River advocates: Canoeing, kayaking encourage stewardship
CHICAGO (AP) — A Chicago environmental group says activities such as river canoeing and kayaking encourages stewardship.
River advocates encourage people to go out on small boats such as canoes and kayaks, instead of just big tour boats, the Chicago Tribune reported .
Engaging in activities on water makes people care about it more, said a Friends of the Chicago River volunteer and events associate, Annette Anderson.
Anderson said Friends of the Chicago River started organizing paddling trips on the Chicago River in the 1990s at a time when the areas north and south of downtown were largely industrial, and the water was much dirtier.
The number of small craft on the water has increased over the last two decades while the river has gotten cleaner and more ecologically diverse, according to the Friends of the Chicago River. The number of fish species is also rising from just 10 in the 1970s to 70 now, the group said.
“We want to show people parts of the river they don’t usually see,” said Anderson.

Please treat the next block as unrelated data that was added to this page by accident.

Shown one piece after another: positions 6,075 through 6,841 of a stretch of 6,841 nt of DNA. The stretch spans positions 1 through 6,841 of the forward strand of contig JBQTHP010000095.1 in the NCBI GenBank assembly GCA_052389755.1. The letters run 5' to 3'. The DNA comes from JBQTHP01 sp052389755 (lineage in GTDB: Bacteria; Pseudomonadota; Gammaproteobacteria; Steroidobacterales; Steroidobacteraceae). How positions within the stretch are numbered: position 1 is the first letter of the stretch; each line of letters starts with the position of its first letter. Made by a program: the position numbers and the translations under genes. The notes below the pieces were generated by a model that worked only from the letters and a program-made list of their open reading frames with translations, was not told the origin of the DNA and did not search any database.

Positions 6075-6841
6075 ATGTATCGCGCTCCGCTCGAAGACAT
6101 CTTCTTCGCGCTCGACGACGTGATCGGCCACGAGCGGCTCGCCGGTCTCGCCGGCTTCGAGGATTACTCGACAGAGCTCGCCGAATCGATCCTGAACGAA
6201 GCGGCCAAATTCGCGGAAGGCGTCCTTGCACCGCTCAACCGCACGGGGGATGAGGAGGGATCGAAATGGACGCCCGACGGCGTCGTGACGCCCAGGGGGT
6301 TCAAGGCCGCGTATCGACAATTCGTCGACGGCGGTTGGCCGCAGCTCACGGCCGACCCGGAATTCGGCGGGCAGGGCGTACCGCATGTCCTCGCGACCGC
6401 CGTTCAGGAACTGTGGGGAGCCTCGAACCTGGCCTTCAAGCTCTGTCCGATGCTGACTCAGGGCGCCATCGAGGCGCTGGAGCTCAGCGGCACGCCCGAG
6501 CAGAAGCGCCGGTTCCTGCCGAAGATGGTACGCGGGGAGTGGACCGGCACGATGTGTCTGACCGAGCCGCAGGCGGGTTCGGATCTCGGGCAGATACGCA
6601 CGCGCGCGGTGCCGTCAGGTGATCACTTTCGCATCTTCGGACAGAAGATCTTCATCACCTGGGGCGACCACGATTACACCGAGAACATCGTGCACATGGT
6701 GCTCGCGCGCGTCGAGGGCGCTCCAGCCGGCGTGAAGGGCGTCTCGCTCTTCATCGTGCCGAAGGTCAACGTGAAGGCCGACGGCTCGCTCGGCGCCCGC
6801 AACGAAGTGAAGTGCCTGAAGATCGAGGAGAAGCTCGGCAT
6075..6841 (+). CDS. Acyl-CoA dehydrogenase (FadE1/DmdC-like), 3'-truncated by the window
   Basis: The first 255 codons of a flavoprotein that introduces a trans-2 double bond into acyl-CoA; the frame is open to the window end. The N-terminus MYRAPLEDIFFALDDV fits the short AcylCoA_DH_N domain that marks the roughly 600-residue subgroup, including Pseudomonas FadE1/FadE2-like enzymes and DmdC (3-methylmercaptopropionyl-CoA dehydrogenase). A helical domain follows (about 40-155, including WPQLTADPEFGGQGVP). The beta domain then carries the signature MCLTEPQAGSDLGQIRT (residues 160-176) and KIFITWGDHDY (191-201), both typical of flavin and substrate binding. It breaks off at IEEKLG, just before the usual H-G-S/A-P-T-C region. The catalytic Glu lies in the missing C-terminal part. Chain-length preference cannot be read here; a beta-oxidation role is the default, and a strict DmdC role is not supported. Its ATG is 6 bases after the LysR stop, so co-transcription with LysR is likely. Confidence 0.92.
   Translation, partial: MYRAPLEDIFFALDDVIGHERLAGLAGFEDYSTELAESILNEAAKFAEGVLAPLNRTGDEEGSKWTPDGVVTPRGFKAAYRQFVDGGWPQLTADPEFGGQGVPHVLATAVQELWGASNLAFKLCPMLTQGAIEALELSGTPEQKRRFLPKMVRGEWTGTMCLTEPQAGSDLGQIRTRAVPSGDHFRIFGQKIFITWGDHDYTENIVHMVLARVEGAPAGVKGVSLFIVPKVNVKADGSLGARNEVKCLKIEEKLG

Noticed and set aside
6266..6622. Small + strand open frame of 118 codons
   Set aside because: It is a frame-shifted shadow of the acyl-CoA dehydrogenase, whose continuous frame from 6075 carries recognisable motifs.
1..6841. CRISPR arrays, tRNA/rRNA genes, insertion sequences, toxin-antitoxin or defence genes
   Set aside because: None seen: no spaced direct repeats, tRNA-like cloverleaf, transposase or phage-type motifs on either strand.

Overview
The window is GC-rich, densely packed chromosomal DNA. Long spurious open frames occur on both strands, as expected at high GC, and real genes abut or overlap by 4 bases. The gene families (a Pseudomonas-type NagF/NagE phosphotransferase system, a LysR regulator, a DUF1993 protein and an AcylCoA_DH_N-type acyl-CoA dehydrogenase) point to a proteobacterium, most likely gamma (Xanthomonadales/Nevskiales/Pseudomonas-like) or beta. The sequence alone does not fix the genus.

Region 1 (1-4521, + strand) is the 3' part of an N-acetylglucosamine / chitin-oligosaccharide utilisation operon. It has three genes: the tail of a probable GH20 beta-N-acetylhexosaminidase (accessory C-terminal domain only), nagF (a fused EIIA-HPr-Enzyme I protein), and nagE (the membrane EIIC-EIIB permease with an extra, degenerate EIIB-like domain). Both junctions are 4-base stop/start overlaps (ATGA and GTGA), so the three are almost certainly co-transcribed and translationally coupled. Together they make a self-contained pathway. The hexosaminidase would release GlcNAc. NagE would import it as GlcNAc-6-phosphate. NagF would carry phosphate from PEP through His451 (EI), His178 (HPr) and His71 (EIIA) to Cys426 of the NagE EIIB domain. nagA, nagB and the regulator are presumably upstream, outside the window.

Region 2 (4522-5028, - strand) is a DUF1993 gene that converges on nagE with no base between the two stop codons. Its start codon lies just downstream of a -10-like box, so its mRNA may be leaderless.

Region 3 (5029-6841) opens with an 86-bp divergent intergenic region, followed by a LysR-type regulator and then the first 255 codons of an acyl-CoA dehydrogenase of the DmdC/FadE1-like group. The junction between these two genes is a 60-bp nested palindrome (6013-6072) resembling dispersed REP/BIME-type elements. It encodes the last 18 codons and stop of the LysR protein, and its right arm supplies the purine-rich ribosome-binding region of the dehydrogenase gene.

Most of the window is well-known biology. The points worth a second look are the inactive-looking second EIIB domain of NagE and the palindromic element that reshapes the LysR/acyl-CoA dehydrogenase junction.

Companies such as the Wateriders and Urban Kayaks are also getting more people engaged in water activities.
“The minute you’re on the river and see it from a new perspective, you care about it,” Anderson said. “It gets into your heart and you can’t look away.”
Though officials have made substantial efforts to clean up the Chicago River, bacteria-laden sewage and runoff is still going into the water, according to a 2017 Tribune analysis.
Paddlers are advised to wash thoroughly after getting out of the water and before handling food.
Information from: Chicago Tribune, http://www.chicagotribune.com